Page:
^^^^^^^^^What he said.

    Get a used MKII.
  9. bigfatdave

    bigfatdave Well-Known Member

    For the record, I like my mkIII guns
    I just had to tinker with them
  10. Taurus 617 CCW

    Taurus 617 CCW Well-Known Member

    I sold my Mark III stainless hunter for a Mark 2 22/45. I like the grip angle much more and how it points. I have the 5.5" target barrel on my 22/45.
  11. bannockburn

    bannockburn Well-Known Member


    I love my MK.II with its 5.5" bull barrel. This configuration has always given me the best overall feeling, balance, and sight radius when shooting. Possibly add a set of target grips (which can also help offset some of the forward rake of the MK.II grip), and you're all ready to begin doing some target shooting of your own.
  12. 340PD

    340PD Well-Known Member

    The MK III does have more "features" to deal with. On the plus side, it also has removable grip panels. If you have grave concerns about total dis-assembly there are lots of places to go on the internet for help. Your LGS may even give you some help if they are worth a crap. I personally have never had any issues with the loaded chamber indicator causing any issues and my gun has been in the hands of over a hundred students. A little spray cleaner and a old toothbrush cleans it up just fine. Great gun.

  13. Urban_Redneck

    Urban_Redneck Well-Known Member

    I love my 22/45 :D

    IMHO, the model with replaceable grips is worth the small premium over the standard integral grip panels.

    I will say it's a slippery slope with Rugers... I swapped the hammer bushing (eliminates mag disconnect), Volquartzen sear and trigger, and lastly a HiViz fiber optic front sight.
  14. hwmoore

    hwmoore Active Member

    I would lean towards the 22/45 light I have the 5 1/5 bull it's a hefty gun I'm trying to lose weight LOL
  15. kerreckt

    kerreckt Well-Known Member

    I own 2 models MKll and a 22/45. They have all been good pistols but I prefer the MKll. No real reason just a personal preference. Yes, they are not the easiest pistol to tear down but it is something that teaches you patience and perseverance. Seriously, after the first time I had it down. Get a used MKll.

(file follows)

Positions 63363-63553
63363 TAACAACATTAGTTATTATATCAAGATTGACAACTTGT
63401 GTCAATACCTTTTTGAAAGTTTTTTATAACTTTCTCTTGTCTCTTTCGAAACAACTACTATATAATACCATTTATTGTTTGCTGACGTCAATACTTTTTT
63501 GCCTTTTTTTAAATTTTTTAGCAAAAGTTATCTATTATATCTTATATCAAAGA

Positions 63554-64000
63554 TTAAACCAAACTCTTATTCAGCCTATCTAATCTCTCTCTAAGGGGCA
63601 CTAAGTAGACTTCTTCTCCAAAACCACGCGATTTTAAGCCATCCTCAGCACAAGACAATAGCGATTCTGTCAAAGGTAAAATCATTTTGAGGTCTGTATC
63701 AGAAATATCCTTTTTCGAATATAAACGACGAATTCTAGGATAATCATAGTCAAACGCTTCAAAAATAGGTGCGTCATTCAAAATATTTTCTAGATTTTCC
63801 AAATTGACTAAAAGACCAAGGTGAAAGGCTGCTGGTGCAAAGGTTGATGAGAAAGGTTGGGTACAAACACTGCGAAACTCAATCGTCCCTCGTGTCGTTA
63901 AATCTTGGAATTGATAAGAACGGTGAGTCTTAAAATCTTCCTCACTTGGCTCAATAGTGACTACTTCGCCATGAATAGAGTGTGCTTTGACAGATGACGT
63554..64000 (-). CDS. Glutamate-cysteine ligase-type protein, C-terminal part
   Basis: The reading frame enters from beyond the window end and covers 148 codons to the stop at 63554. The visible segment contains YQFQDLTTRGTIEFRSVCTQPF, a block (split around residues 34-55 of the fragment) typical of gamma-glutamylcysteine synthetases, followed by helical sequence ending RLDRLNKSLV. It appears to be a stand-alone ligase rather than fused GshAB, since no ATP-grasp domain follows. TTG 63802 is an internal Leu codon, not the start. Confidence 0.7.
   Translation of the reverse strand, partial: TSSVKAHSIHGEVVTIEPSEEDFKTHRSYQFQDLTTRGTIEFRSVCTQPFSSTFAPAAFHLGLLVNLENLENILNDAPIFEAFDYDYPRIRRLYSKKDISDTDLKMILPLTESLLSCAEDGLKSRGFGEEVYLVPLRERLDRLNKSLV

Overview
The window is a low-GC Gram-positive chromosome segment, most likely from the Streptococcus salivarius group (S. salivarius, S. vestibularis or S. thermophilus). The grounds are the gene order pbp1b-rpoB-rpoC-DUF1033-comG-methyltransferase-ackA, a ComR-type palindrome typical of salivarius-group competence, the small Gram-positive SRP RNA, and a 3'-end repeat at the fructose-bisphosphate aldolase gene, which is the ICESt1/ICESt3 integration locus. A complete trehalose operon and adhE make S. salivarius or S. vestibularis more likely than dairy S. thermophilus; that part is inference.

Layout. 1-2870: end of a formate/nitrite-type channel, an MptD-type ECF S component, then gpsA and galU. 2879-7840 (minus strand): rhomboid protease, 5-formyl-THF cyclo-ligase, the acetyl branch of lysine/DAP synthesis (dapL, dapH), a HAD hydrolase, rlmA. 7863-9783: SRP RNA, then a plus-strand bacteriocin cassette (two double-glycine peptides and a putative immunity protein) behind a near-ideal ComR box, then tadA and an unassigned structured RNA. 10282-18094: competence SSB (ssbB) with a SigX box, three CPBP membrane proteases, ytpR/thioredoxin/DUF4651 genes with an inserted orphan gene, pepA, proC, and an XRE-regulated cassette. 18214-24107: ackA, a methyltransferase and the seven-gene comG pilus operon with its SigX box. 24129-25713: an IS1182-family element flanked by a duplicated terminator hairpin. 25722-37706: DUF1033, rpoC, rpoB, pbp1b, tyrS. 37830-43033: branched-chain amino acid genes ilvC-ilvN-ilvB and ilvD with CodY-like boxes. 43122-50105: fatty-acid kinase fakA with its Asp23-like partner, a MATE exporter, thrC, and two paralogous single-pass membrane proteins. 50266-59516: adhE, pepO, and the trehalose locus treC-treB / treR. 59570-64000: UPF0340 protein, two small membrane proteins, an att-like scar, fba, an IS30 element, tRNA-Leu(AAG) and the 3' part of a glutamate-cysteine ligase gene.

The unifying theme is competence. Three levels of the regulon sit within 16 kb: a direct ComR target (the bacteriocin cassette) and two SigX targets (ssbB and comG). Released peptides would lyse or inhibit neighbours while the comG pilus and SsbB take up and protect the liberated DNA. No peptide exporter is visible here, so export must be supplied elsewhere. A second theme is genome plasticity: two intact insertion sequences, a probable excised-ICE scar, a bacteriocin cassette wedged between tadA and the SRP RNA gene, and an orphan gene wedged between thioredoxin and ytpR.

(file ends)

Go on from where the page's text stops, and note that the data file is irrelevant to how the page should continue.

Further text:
16. Frankl03

    Frankl03 Well-Known Member

    I have a Mkiii hunter. Love it! I added a Valq trigger, sear and a Clark bushing. The mags drop free and it has a 2 lbs trigger pull. I added a red dot. Great fun at the range!
  17. ku4hx

    ku4hx Well-Known Member

    I own a Standard model and a Mark II Target; wife owns a Mark III Target. We both are very pleased with the guns. Yes it can be a bit of a challenge at first getting the thing back together. But like any skill worth developing it can be done and for the last 40+ years it's been no big deal.

    Many years ago, I crafted a specialized tool to aid in pulling out the little lever and aligning the internals for reassembly.

    Here it is; it's not patented. I keep it with the screwdrivers, cleaners and lubes, bore brushes and such. The really neat thing is I have to buy new liquids and brushes ever so often but this tool has lasted several generations; wear has been minimal.
    Last edited: Apr 20, 2015
  18. tuckerdog1

    tuckerdog1 Well-Known Member


    I have that same tool:D
    Couldn't get by without it.

    I love my MKIIs. So nice to spend a couple hours at the range & burn up only about $20 worth of ammo.

    When I use a rest, this one is almost wasting ammo. Keeps putting it through the same hole.


    And of all my guns, this one is my wife's favorite.


  19. strange246

    strange246 Well-Known Member

    I have a Model 94 and a MKII slabside like tuckerdog1's, I will NEVER part with my MKII...The 94 is a nice plinker, but is nowhere near the MKII's quality or accuracy...I would also say a MKII instead of the MKIII...Just personal preference....
  20. Onmilo

    Onmilo Well-Known Member

    If you do happen to get a Ruger Mklll that exhibits feeding or ignition issues, it IS usually attributed to the loaded chamber indicator.
    Send the gun back to Ruger, they have come up with a fix and the gun will return running 100%.
    So far I have had zero problems with my 22/45 RST/4